Thursday, 23 October 2014

'Mitoflashes' indicate acidity changes rather than free radical bursts

As we've written about before, mitochondria generate the energy required by our cells through respiration that involves using an "electrochemical gradient" as an energy store (a bit like pumping water up into a reservoir for energy storage to then harness it flowing down the gradient of a hill to turn a turbine), and produces superoxide (free oxygen radicals) as a by-product (a bit like sparks when the pumps are running hot). The fundamental importance of this machinery which not only delivers energy, but is also involved in disease and aging  has led to its investigation in great molecular detail (comparable to taking the turbines and generators apart to learn about their function). Much less is known about how mitochondria actually behave when they are fully functional in their natural environment inside our cells (comparable to looking at the fully intact and running turbine), and progress has been difficult since suitable `tools' are scarce.

A debate exists in the scientific literature about one of the key "tools" used in the investigation of living cells. A particular fluorescent sensor protein called cpYFP (circularly permuted yellow fluorescent protein) is used in biological experiments, ostensibly as a way of measuring the levels of superoxide/free oxygen radicals  in a mitochondrion. Our colleagues, however, have cast doubt on the ability of cpYFP to measure superoxide, providing evidence that it instead responds to pH, part of the above electrochemical gradient. This debate was complicated by the fact that in biology, pH and superoxide can vary together, as the amount of "driving" and amount of "sparks" might be expected to.

As another analogy: If we found an unknown measuring device and we did not know how it works, but we saw that it responds during sunny weather, we may conclude that it measures warm temperature. However, it may in fact measure high atmospheric pressure which is, like warm temperatures, often correlated with good weather.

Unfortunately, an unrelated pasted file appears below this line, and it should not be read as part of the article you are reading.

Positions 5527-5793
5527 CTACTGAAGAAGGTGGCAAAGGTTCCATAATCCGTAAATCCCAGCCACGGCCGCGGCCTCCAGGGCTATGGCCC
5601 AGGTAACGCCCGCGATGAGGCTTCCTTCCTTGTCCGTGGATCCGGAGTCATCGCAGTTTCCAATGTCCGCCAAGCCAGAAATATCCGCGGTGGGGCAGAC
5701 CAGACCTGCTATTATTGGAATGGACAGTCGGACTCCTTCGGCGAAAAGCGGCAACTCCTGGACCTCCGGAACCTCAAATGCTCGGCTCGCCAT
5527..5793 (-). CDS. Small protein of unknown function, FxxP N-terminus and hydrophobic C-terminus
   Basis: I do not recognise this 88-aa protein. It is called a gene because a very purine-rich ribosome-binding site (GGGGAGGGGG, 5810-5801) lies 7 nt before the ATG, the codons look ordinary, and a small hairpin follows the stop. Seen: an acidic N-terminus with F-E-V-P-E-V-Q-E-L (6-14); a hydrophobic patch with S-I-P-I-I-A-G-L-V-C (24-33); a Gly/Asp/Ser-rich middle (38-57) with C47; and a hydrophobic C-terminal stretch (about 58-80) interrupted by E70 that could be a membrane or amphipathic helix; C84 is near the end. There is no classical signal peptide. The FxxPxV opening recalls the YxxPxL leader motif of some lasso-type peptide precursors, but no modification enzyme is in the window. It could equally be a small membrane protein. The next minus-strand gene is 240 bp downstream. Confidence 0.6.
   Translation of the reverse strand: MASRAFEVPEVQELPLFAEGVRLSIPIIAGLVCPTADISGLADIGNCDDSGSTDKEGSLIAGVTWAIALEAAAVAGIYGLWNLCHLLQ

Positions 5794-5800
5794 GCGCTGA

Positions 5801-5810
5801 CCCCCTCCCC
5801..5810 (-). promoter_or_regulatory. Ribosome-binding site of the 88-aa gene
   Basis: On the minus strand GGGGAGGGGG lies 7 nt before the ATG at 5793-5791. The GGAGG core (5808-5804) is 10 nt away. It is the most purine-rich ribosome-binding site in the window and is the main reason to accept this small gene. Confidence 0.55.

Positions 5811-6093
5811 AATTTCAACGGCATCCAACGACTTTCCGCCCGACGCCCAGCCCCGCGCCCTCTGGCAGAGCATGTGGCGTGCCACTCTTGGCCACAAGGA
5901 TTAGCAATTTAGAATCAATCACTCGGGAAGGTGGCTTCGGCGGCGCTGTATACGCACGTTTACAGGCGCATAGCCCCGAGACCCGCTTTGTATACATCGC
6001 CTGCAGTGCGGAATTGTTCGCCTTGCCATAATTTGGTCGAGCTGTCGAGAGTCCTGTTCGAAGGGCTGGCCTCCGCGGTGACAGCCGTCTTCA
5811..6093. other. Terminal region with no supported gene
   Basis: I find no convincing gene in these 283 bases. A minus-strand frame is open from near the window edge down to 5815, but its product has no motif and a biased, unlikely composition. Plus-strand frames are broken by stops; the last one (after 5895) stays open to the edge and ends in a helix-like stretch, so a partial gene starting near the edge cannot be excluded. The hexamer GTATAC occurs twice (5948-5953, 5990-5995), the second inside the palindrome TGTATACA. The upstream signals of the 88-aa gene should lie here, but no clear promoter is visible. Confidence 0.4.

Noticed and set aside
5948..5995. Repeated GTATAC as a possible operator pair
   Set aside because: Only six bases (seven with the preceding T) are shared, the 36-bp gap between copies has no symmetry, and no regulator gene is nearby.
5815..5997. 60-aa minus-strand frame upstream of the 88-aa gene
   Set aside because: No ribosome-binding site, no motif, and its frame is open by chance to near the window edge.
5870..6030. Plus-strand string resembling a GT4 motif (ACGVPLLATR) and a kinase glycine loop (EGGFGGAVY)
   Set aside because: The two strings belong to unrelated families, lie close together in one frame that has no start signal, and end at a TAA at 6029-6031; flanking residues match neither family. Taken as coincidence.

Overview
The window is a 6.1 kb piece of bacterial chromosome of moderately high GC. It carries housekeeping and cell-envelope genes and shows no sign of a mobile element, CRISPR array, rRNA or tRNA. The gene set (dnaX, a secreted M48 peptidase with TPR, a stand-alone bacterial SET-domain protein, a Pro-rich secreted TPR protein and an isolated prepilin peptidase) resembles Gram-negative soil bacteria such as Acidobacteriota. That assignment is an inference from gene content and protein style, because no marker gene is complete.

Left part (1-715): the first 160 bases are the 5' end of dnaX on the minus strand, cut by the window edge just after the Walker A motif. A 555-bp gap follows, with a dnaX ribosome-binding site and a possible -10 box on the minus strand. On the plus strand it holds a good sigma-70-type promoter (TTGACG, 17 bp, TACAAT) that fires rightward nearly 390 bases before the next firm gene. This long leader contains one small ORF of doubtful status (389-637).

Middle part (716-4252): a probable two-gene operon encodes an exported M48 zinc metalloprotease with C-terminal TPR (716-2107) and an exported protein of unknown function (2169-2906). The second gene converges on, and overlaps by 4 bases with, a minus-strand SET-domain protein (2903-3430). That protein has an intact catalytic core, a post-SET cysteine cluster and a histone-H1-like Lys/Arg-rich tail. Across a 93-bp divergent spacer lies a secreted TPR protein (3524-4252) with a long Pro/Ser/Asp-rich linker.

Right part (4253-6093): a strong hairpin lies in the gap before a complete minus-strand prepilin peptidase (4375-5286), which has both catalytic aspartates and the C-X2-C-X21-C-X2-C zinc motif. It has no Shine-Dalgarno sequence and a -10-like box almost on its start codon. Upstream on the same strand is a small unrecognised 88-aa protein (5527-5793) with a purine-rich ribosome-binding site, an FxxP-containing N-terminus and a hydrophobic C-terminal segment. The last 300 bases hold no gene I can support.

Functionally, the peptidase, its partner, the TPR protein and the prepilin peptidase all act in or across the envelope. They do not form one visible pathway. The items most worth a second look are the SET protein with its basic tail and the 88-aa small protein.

The protein cpYFP changes its fluorescence in response to pH changes, but is unaffected by superoxide changes.

A recent and fascinating paper in Nature observed that "flashes" of the cpYFP sensor during early development of worms (as a model for other animals and humans) were correlated with their eventual lifespan. However, despite the debate about what it is exactly that the  cpYFP sensor measures, the paper interpreted it as responding to superoxide: looking at the correlation in the light of the so called “free radical theory of aging". This long-standing and much debated theory hypothesizes that the cause of why we age and eventually die is related to the constant production of free oxygen radicals in our mitochondria causing a steady increase in damage to our cells weakening their energetic machinery more and more and making them prone to illnesses.

In response to this, our colleagues decided to settle the question about what the sensor actually measures chemically, removing biological complications from the system. In the analogy of the unknown measurement device, the device was now tested under controlled temperature and controlled pressure to clearly distinguish between the two. They produced an experimental setup where a mix of chemicals was used to generate superoxide in the absence of any pH change. cpYFP in this mix did not show any signal, showing that it remains unresponsive to superoxide. In concert, they showed that even small changes in pH produced a dramatic response in cpYFP signal. Finally, they investigated the physical structure of cpYFP, showing that a large opening in the barrel-like structure of the protein exposes a pH-sensitive chemical group to its environment (comparable to showing how exactly the inner mechanics of the unknown measurement device can pick up pressure changes). We thus concluded, in a recent publication "The ‘mitoflash’ probe cpYFP does not respond to superoxide" (in the journal Nature here) that the cpYFP sensor reports pH rather than superoxide, and that results using cpYFP (including the above Nature paper, which remains fascinating) should be interpreted as such. Iain, Markus and Nick

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